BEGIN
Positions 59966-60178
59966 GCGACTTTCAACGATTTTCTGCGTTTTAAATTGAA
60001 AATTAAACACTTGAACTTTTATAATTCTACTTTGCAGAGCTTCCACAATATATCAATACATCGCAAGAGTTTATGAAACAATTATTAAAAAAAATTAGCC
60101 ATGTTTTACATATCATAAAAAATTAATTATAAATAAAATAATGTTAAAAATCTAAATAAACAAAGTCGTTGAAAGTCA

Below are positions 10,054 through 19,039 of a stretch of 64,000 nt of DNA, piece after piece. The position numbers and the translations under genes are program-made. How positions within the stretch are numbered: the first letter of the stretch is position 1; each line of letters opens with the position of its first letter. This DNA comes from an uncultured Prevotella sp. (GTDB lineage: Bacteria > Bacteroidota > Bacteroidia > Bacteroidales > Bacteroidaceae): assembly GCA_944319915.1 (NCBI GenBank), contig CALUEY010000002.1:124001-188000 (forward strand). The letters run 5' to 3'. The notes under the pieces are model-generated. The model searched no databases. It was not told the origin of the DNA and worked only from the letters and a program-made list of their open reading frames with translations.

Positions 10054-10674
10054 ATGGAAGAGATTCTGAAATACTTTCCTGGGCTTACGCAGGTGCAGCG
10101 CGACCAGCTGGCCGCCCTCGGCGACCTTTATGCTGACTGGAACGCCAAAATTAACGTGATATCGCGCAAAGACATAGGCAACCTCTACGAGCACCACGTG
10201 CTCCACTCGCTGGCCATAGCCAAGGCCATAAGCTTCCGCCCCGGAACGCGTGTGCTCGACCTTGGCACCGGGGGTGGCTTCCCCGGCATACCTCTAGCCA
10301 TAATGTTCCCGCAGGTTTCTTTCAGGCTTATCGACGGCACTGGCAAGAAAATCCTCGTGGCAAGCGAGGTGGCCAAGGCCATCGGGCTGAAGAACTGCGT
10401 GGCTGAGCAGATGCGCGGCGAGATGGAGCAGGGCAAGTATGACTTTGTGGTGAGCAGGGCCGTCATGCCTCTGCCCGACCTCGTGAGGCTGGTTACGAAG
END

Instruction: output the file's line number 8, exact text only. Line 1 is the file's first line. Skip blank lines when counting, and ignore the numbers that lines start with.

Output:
10101 CGACCAGCTGGCCGCCCTCGGCGACCTTTATGCTGACTGGAACGCCAAAATTAACGTGATATCGCGCAAAGACATAGGCAACCTCTACGAGCACCACGTG